As a Republican representing heavily Democratic Maryland, Mathias faced a potentially difficult re-election bid for the 1974 election. State Democrats nominated Barbara Mikulski, then a Baltimore City Councilwoman who was well-known to residents in her city as a social activist, but with limited name recognition in the rest of the state. Mathias was renominated by Republicans, fending off a primary election challenge from conservative doctor Ross Pierpont. Pierpont was never a substantial threat to Mathias, whose lack of competition was due in part to fallout from the Watergate scandal.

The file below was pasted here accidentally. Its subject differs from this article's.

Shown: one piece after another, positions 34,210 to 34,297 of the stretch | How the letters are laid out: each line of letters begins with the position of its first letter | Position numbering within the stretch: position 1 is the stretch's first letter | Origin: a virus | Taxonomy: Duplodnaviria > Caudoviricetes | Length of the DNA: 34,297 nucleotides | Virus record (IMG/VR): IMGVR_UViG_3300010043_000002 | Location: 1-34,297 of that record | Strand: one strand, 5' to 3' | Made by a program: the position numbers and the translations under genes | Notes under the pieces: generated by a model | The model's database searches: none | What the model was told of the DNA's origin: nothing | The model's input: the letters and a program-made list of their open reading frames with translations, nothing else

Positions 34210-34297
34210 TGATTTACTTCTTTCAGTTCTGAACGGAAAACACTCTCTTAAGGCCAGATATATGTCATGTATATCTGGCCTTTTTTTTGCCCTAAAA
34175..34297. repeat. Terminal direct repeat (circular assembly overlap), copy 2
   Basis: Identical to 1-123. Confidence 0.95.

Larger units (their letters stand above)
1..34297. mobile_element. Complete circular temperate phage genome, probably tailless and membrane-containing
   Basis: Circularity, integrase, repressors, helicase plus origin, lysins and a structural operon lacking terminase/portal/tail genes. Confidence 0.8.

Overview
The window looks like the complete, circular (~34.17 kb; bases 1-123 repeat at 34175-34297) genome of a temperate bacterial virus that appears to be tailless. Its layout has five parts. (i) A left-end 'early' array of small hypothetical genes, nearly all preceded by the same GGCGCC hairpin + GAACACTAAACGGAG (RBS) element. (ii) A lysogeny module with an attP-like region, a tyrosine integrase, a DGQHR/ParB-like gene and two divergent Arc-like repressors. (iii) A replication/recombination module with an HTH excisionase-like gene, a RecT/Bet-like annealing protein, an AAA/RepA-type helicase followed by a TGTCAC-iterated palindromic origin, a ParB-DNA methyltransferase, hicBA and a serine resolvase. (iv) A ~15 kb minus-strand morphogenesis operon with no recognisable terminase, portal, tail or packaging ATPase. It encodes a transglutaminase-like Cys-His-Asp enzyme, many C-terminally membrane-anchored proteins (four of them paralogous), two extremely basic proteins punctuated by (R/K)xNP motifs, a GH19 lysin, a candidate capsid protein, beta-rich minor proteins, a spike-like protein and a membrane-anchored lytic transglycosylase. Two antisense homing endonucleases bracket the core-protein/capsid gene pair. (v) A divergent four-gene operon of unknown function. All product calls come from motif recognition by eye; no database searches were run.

As an advocate for campaign finance reform, Mathias refused to accept any contribution over $100 to "avoid the curse of big money that has led to so much trouble in the last year". However, he still managed to raise over $250,000, nearly five times Mikulski's total. Ideologically, Mikulski and Mathias agreed on many issues, such as closing tax loopholes and easing taxes on the middle class. On two issues, however, Mathias argued to reform Congress and the U.S. tax system to address inflation and corporate price fixing, contrary to Mikulski. In retrospect, The Washington Post felt the election was "an intelligent discussion of state, national, and foreign affairs by two smart, well-informed people".